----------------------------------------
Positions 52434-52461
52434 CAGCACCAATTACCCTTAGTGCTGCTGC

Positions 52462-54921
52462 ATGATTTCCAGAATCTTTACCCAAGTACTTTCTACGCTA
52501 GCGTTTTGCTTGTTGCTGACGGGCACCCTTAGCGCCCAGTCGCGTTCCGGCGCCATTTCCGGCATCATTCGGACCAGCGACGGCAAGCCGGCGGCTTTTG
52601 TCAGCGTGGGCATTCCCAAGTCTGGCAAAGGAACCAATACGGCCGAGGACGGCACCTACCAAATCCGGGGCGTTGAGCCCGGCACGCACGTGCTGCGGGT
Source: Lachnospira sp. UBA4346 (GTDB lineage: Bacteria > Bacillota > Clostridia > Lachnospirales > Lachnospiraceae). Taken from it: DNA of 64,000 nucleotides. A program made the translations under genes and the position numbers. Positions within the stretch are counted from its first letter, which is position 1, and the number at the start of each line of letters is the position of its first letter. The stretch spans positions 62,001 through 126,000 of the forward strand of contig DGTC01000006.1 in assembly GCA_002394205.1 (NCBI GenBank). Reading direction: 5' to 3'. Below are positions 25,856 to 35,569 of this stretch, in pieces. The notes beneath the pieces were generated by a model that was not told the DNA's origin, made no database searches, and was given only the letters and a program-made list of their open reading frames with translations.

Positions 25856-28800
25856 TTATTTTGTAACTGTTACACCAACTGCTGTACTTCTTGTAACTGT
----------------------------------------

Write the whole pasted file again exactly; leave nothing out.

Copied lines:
Positions 52434-52461
52434 CAGCACCAATTACCCTTAGTGCTGCTGC

Positions 52462-54921
52462 ATGATTTCCAGAATCTTTACCCAAGTACTTTCTACGCTA
52501 GCGTTTTGCTTGTTGCTGACGGGCACCCTTAGCGCCCAGTCGCGTTCCGGCGCCATTTCCGGCATCATTCGGACCAGCGACGGCAAGCCGGCGGCTTTTG
52601 TCAGCGTGGGCATTCCCAAGTCTGGCAAAGGAACCAATACGGCCGAGGACGGCACCTACCAAATCCGGGGCGTTGAGCCCGGCACGCACGTGCTGCGGGT
Source: Lachnospira sp. UBA4346 (GTDB lineage: Bacteria > Bacillota > Clostridia > Lachnospirales > Lachnospiraceae). Taken from it: DNA of 64,000 nucleotides. A program made the translations under genes and the position numbers. Positions within the stretch are counted from its first letter, which is position 1, and the number at the start of each line of letters is the position of its first letter. The stretch spans positions 62,001 through 126,000 of the forward strand of contig DGTC01000006.1 in assembly GCA_002394205.1 (NCBI GenBank). Reading direction: 5' to 3'. Below are positions 25,856 to 35,569 of this stretch, in pieces. The notes beneath the pieces were generated by a model that was not told the DNA's origin, made no database searches, and was given only the letters and a program-made list of their open reading frames with translations.

Positions 25856-28800
25856 TTATTTTGTAACTGTTACACCAACTGCTGTACTTCTTGTAACTGT